Ellwood Patterson Cubberley (1868-1941), an early 20th-century educator and university dean, wrote influential textbooks in the history of education and public school administration. He played a major role in the professionalization of teaching and administration and in elevating education to a university study.
Ellwood Patterson Cubberley, the only child of Edwin Blanchard and Catherine Coryell Cubberley, was born in Antiock (later Andrews), Indiana, on June 6, 1868. His mother was of Delaware Quaker ancestry and his father, a druggist, was English. Ellwood attended the local schools of Antiock and the college preparatory school at Purdue University. In 1886, impressed by David Starr Jordan's lecture "The Value of a College Education," Cubberley persuaded his father to let him enter Indiana University where Jordan was then president. There he studied physical science and in his senior year became so skilled in managing the stereopticon lanterns that Jordan chose him as lantern assistant for his many illustrated lectures.
Cubberley also enrolled in Jordan's course on evolution, a course known later at Stanford as "bionomics." The study attempted to blend the "natural and social sciences with old fashion pietist religion." Later, Cubberley made the course a requirement for education students at Stanford. The relationship established between professor and student at this time was significant in Cubberley's career choices.
In 1888-1889 Cubberley interrupted his work at the university to teach in a one room school in Indiana. In the winter of 1891 he completed the A.B. degree from Indiana University and began teaching science at a Baptist college in Ridgeville. In the fall of that year he became professor of physical science at Vincennes University. At 25 he became president of the university, a post he held for the next three years. In June 1892 he was married to Helen Van Uxem, who had been a fellow student at Indiana.
Move to California
In 1896, upon the recommendation of Jordan, then president of Stanford University, Cubberley was hired as superintendent of schools in San Diego, California, and immediately became the center of a political controversy. Several school board members who had wanted to hire a local person questioned the legality of Cubberley's credentials. The case was taken to court but was settled in Cubberley's favor. What disturbed the new superintendent was the functioning of the school board. It was the board rather than the superintendent that administered the schools. Cubberley worked hard to convince the board that it should act as a legislature and leave administration to him. From his experience in San Diego Cubberley's theories of school administration would later develop. He became convinced that school boards should be non-political and that executive autonomy was essential to efficiency in education.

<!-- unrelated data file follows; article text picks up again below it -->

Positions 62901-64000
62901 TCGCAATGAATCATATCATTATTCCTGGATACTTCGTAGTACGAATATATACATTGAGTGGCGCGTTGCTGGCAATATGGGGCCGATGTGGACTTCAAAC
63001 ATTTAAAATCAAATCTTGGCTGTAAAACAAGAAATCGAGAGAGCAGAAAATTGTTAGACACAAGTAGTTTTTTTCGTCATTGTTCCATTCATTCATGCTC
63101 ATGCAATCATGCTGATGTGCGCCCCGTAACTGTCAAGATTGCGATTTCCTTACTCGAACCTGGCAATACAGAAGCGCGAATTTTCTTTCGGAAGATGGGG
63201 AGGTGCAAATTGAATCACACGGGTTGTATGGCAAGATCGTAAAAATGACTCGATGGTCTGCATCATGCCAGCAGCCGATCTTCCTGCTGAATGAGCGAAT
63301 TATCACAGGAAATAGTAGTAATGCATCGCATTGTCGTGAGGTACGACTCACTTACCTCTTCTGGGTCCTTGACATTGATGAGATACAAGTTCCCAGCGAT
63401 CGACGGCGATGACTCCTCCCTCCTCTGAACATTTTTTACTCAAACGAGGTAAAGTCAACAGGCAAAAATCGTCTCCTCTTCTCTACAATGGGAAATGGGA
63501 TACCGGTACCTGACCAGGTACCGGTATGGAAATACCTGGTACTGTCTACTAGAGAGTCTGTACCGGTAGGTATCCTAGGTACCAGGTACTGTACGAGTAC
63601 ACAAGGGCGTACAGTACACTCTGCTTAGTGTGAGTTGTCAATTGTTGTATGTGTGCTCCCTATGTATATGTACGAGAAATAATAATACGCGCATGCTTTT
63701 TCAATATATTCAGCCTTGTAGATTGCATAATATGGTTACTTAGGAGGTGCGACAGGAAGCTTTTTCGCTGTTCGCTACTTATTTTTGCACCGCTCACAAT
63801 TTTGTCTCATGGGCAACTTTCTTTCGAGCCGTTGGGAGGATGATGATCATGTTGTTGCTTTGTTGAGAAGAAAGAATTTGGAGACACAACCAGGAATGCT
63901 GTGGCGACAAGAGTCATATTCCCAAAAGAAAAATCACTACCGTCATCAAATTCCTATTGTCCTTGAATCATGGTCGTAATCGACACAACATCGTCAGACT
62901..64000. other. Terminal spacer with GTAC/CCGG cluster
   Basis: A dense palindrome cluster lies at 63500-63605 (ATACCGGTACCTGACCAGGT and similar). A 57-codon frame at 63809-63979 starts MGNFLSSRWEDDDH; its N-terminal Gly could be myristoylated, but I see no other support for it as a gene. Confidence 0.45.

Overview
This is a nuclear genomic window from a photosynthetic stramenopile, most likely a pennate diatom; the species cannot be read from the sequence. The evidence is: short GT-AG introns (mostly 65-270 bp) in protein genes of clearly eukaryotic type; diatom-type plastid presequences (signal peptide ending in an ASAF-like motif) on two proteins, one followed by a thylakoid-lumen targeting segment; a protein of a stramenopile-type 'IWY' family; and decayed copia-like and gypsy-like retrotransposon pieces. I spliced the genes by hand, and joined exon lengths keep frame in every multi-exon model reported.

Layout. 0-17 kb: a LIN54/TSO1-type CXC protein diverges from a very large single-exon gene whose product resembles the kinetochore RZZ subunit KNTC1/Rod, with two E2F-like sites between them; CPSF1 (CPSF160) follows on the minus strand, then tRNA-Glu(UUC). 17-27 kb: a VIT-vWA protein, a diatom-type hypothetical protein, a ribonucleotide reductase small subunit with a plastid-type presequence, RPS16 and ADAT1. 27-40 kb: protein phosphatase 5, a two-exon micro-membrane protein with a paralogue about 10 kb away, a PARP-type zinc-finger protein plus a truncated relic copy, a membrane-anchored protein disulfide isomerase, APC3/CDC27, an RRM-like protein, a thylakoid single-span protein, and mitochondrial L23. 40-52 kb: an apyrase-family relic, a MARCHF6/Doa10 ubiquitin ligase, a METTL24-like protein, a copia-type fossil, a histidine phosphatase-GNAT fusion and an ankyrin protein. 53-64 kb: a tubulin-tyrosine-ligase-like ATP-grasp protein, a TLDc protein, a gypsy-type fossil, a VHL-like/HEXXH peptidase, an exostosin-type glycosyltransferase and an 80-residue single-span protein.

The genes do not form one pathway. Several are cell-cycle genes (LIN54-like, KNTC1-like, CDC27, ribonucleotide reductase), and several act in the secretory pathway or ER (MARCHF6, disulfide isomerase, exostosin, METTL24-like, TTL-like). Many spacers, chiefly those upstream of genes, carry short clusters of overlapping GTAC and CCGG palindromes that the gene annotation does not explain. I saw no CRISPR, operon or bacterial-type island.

In 1899 Cubberley accepted an appointment as assistant professor and acting head of the Department of Education at Stanford University. Once again he was to be associated with his mentor, Jordan. Within two months, Jordan made Cubberley's appointment permanent but gave him three years to "make education respectable" or have it abolished. The obstacles appeared insurmountable. In the first year Cubberley had to teach five courses in administration and the history of education, courses in a field for which he was not trained and in which there was little scholarly literature. Faced with the challenge of convincing his colleagues of education's worth, he had the additional burden of discovering what it was he should be teaching. Before the end of that year, however, Jordan had been persuaded to retain the Education Department. In 1906 Cubberley was made a full professor, and in 1917 the trustees created a professional school of education and made Cubberley its first dean. In 1901 Cubberley, taking a leave, attended Teachers College, Columbia, where he received the M.A. degree in school administration. He returned two years later as a student in the Ph.D. program and completed his dissertation on "School Funds and Their Apportionment."
The experience at Teachers College, where the new scientific method was being emphasized, intensified Cubberley's commitment to public education. His basic interest in social efficiency and his faith in science had been reaffirmed. Returning to Stanford, he wrote and published a brief essay, Changing Conceptions of Education (1909), in which ideas basic in his later writing were first explored. Recognizing the impact of the new industrial age, Cubberley saw education as social engineering and the schools as instruments of progress. In this new age children needed to acquire skills and knowledge taught in schools because no longer could the needs of an urban/industrial society be provided by informal processes. Moral direction, for so long the province of the home and church, must now be left largely to the school.